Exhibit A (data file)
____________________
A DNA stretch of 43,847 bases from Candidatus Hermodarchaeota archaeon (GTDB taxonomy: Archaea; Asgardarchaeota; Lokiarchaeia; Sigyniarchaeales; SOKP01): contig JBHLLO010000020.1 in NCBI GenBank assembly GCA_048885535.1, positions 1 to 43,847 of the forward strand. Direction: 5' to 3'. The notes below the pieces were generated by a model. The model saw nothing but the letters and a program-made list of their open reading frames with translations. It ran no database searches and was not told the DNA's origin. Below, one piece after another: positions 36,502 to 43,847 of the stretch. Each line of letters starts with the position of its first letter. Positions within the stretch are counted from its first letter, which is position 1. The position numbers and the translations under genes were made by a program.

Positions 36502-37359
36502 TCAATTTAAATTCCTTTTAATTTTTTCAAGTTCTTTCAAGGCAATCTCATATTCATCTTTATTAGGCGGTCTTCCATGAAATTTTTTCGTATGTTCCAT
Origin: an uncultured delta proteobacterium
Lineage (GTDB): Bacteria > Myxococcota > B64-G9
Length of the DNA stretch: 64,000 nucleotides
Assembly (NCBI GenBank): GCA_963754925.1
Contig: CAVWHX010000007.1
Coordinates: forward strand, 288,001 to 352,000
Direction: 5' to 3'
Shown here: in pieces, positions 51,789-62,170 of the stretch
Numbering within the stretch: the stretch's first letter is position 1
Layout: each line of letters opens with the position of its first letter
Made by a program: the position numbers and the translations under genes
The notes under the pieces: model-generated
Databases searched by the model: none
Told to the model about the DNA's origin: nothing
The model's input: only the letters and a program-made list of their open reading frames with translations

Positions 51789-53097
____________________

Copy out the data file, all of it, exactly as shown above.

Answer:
A DNA stretch of 43,847 bases from Candidatus Hermodarchaeota archaeon (GTDB taxonomy: Archaea; Asgardarchaeota; Lokiarchaeia; Sigyniarchaeales; SOKP01): contig JBHLLO010000020.1 in NCBI GenBank assembly GCA_048885535.1, positions 1 to 43,847 of the forward strand. Direction: 5' to 3'. The notes below the pieces were generated by a model. The model saw nothing but the letters and a program-made list of their open reading frames with translations. It ran no database searches and was not told the DNA's origin. Below, one piece after another: positions 36,502 to 43,847 of the stretch. Each line of letters starts with the position of its first letter. Positions within the stretch are counted from its first letter, which is position 1. The position numbers and the translations under genes were made by a program.

Positions 36502-37359
36502 TCAATTTAAATTCCTTTTAATTTTTTCAAGTTCTTTCAAGGCAATCTCATATTCATCTTTATTAGGCGGTCTTCCATGAAATTTTTTCGTATGTTCCAT
Origin: an uncultured delta proteobacterium
Lineage (GTDB): Bacteria > Myxococcota > B64-G9
Length of the DNA stretch: 64,000 nucleotides
Assembly (NCBI GenBank): GCA_963754925.1
Contig: CAVWHX010000007.1
Coordinates: forward strand, 288,001 to 352,000
Direction: 5' to 3'
Shown here: in pieces, positions 51,789-62,170 of the stretch
Numbering within the stretch: the stretch's first letter is position 1
Layout: each line of letters opens with the position of its first letter
Made by a program: the position numbers and the translations under genes
The notes under the pieces: model-generated
Databases searched by the model: none
Told to the model about the DNA's origin: nothing
The model's input: only the letters and a program-made list of their open reading frames with translations

Positions 51789-53097